People need to read more, gripe less! There is a book about that - "A Complaining Free World" by Will Bowen!
What does it say about an over-enthuastic weeding/culling/discard policy when books with a 2011 copyright date (and even 2012 date) are being taken out of circulation? I've seen these -- they are not in horrendous condition (broken spines, water-damage, etc.), only apparent victims of being in the wrong place at the wrong time.
To try and redeem the PCPL's discard policy by calling on the panacea of ebooks and digital "transformations" is, I believe, a mistake. First of all, the PCPL policy of maintaining a poor book collection predates any meaningful use of ebooks, and so why should we think it do any better with ebooks? In fact, it could well be worse, as the publishers, always frustrated that they would sell a book to a library that would then be read innumerable times without any profit going to them, have banded together and are holding firm in their requirement that a library can only license an ebook from them for so many downloads (I believe the figure is 28), and then must buy the ebook again. PCPL itself acknowledges the serious problems it is facing regarding ebooks in this and other regards on its website (http://www.library.pima.gov/about/news/?id…), and so it is hardly possible to put this forward as a solution.
The other points here are also highly conjectural. Yes, there are a few books on highly specific and topical subjects that might be out of date by the time they're published, but this doesn't apply to the vast majority of books being published and read; to state that video clips of art are much more impactful than a two dimensional photo doesn't describe any meaningful experience of looking at, e.g., a painting by Van Gogh that I would recognize; and, yes, encyclopedias and dictionaries, where one is seeking discreet, concrete bits of information, are easier via digital forms, but that hardly applies to all areas of textual endeavor. Indeed, ebooks are having real problems trying to replace, e.g., the visual outlay and accessibility of the modern-day textbook.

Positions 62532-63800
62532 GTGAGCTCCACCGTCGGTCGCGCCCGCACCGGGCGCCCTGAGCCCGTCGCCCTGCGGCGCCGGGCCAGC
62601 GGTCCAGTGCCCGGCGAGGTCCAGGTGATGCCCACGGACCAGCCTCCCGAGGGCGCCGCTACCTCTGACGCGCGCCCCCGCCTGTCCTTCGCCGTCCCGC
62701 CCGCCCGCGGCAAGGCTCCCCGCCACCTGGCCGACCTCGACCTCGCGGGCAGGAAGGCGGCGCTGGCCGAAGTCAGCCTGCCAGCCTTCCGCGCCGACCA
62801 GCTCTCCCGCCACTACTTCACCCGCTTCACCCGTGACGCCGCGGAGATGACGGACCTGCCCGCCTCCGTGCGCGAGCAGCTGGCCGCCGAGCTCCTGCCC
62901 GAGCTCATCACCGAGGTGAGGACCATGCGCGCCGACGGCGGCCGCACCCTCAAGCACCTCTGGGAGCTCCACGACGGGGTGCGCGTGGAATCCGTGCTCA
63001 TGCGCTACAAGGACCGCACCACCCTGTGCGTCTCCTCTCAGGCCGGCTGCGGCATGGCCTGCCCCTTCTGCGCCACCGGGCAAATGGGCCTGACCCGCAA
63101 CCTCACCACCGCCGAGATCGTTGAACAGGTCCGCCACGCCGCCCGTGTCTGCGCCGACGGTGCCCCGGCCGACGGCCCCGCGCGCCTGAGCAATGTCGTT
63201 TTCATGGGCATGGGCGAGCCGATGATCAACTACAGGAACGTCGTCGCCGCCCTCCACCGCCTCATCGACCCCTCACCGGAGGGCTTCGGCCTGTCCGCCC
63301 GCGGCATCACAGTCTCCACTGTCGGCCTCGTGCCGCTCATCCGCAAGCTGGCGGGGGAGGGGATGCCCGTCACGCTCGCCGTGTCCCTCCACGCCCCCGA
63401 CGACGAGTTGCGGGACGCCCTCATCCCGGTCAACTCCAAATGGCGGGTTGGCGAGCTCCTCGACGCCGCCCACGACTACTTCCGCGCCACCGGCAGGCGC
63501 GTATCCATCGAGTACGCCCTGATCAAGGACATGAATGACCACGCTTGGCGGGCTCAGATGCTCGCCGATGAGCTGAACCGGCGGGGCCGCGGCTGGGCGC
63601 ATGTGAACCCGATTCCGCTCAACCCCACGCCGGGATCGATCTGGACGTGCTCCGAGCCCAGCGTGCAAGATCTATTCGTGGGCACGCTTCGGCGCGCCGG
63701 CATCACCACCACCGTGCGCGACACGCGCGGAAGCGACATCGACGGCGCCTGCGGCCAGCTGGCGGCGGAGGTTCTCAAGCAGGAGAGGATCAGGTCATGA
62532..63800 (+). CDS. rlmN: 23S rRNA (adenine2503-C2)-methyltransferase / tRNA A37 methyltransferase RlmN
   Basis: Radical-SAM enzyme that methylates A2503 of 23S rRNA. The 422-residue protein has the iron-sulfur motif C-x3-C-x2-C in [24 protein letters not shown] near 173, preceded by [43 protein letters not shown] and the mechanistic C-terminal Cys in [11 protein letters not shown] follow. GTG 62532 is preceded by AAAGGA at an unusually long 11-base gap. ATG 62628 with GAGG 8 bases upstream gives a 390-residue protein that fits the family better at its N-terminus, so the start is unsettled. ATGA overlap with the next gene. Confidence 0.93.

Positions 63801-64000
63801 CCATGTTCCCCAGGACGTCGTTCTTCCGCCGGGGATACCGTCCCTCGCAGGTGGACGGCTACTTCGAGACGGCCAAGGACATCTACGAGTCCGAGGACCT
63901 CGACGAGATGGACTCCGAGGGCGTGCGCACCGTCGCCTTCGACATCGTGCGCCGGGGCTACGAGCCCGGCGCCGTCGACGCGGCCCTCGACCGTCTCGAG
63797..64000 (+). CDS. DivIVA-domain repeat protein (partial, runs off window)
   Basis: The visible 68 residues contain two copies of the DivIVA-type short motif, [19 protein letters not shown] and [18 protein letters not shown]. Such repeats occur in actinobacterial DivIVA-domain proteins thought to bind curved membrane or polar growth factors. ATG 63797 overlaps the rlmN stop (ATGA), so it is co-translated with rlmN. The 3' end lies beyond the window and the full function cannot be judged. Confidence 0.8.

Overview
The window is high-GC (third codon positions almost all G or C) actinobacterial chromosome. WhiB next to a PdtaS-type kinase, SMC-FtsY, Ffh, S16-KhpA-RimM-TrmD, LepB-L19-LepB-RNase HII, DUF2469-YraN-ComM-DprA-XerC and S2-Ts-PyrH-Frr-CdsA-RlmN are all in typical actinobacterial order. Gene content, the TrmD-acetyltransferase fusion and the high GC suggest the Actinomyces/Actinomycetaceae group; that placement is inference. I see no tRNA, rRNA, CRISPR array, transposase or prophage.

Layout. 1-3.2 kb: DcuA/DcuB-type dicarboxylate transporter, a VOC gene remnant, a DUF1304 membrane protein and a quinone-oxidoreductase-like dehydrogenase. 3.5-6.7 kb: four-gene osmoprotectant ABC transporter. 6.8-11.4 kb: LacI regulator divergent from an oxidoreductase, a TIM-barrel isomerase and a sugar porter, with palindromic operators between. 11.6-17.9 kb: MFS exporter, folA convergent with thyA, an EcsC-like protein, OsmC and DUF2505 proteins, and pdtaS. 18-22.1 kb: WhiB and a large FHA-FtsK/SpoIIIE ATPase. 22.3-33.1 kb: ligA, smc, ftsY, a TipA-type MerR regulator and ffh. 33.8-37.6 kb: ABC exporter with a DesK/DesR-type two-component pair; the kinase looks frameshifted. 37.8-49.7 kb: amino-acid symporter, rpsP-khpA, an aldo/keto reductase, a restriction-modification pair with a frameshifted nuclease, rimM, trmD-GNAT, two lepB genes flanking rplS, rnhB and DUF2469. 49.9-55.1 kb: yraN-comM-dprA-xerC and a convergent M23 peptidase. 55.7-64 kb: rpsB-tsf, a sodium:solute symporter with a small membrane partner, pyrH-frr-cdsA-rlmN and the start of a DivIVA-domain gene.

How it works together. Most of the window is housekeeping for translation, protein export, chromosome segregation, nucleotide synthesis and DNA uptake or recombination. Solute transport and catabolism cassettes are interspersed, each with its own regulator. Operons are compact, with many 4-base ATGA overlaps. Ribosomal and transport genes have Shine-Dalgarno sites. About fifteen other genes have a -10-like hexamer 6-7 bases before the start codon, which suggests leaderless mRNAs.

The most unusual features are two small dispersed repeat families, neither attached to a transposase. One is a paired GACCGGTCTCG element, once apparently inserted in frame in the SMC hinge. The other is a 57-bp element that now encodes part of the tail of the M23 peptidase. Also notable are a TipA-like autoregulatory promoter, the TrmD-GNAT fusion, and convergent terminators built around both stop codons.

In any case, the important point is that our library has for many, many years been quite content to provide Pima County residents with a sub-standard collection of books when no digital alternative exists (and which still doesn't). Such a library has a philosophical problem that is likely to continue even if there is a digital transformation. In my correspondence with the PCPL it is hard to get at the root of this philosophy, as they use a lot of terminology, such as having a "vibrant" collection (because a lot of books come and go from the collection). My sense, however, is that they have accepted a kind of corporate mentality in that each book must justify its place on the shelf by its popular demand in the same way that Barnes and Noble does, which is why their collection resembles that of a Barnes and Noble bookstore.
To RJFletcher: The point Dr. Stegeman was trying to make is that the president of the Board is not supposed to be publicly articulating any positions other than ones the Board has adopted. This clearly limits the ability of the Board President to argue for his own views outside the confines of Governing Board meetings. The fact that other Board presidents have ignored their responsibility to represent the Board...and not themselves...does not mean they were right to do so. In the not-so-distant past the real value of being Board President was in being one of only two Board members who had a say in setting the agenda for Board meetings. That is no longer the case so there is now little real value in being Board President...apart from having your face in the news more frequently than other Board members.
As far as intelligence goes, maybe you have not sat through countless TUSD Governing Board meetings, but I have. The level of intelligence (and knowledge about educational issues) among that group...apart from Dr. Stegeman...is truly pitiful. Do yourself a favor and actually attend some of these meetings before making such inaccurate comments. I may not agree with Dr. Stegeman on a variety of issues, but he at least can articulate reasons for his positions. The best the other Board members can do is regurgitate nonsense fed them by the superintendent to justify his own bad decisions.